HTC is dead in the water

The sole value in the company now is the $1.4 billion it has in the bank.

HTC financial losses layoffs Android One M10

The Android market is utterly cutthroat and ruthless, and if you don't have other, more profitable business units to fall back on, it can get rough. Taiwan's HTC is learning that the hard way. HTC is nothing but a handset maker, and its business has been effectively declared worthless. 

HTC's market price has now fallen below the value of its own cash reserves of $1.4 billion in cash. Analysts and investors in Taiwan are declaring it all but dead.

+ ALSO: HTC to cut work force by 15 percent, amid struggling smartphone sales +

"HTC's cash is the only asset of value to shareholders," analyst Calvin Huang of Sinopac Financial Holdings Co. in Taipei told Bloomberg. "Most of the other assets shouldn't be considered in their valuation because there's more write-offs to come and the brand has no value."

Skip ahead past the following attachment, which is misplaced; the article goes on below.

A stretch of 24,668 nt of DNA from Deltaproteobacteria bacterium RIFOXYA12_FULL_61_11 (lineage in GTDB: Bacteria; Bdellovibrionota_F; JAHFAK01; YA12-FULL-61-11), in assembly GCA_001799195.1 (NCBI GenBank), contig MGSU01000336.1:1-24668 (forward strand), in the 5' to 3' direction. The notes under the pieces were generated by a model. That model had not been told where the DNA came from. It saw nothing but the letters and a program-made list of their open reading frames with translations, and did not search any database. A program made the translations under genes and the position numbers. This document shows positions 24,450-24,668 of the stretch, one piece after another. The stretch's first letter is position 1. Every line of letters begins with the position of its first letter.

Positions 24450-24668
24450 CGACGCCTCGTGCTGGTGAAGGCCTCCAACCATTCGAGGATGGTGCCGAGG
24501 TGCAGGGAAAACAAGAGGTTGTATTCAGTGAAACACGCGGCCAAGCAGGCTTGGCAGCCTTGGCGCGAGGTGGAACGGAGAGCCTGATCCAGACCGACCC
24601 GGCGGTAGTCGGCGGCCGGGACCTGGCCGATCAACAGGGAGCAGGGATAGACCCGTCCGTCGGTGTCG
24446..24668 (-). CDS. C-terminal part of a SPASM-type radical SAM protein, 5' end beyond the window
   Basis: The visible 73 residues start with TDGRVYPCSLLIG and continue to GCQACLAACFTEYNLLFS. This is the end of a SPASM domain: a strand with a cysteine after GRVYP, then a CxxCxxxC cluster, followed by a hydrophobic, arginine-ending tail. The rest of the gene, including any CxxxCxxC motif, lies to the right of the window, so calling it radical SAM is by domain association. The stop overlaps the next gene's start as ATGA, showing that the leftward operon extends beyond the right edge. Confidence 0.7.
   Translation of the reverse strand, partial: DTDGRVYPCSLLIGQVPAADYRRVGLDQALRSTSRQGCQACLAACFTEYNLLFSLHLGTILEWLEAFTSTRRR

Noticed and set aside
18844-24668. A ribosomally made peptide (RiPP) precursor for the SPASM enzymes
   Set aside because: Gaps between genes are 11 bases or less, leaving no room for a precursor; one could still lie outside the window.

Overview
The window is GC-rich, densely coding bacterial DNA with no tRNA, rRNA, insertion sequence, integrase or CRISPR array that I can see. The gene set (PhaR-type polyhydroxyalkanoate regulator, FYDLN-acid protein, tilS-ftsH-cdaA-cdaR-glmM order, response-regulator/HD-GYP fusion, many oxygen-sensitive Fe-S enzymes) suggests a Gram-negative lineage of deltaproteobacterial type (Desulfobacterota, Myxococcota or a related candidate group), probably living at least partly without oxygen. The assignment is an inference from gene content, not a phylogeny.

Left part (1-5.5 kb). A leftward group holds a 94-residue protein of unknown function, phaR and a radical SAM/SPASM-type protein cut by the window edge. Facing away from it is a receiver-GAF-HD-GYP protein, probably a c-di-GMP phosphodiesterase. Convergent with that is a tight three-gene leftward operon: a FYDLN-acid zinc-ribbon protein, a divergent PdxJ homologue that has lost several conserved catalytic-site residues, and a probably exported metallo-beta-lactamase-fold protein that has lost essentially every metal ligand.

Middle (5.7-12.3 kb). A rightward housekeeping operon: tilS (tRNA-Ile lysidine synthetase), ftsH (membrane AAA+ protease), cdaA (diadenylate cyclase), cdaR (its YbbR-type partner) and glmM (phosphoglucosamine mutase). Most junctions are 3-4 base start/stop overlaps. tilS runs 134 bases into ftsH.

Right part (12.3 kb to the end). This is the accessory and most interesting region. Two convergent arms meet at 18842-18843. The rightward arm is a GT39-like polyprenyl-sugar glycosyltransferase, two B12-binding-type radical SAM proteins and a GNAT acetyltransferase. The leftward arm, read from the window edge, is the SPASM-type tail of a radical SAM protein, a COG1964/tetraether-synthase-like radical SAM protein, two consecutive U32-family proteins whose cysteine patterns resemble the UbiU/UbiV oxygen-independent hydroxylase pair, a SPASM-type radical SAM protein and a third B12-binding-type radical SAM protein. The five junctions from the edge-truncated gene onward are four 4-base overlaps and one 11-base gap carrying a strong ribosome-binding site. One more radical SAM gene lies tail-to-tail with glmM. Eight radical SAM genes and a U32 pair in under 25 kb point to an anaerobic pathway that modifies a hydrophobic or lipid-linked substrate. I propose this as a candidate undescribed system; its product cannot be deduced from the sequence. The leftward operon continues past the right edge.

HTC has been under assault from both sides; Samsung has been pounding on it on the high end with the Galaxy line plus the Note phablet, for which HTC has no competitor, while it's also had to compete with LG's popular G3 and G4 line. Then it's faced competition on the low end from a bunch of Chinese startups, most notably Xioami. 

However, HTC has also been its own enemy. The HTC One line was lauded when it launched, but the M9 is basically a rehash of the M8, which is a retread of the M7.

HTC has dabbled with the Windows Phone market as well as Android, but Windows Phone is just as dead in the water, and after Microsoft's massive write-down and reorganization of the group, many consider it a dead phone walking.

HTC's problem is that it just doesn't make anything else. Samsung can handle losses on the Galaxy because it has its hand in so many other markets, like PCs, peripherals, tablets, home entertainment, appliances and whatnot. HTC is purely a phone maker.

Earlier this year, PC maker ASUSTek expressed an interest in buying HTC, but HTC has steadfastly refused to even consider it. Now it may have no say in the matter, and ASUS might get HTC for a bargain.

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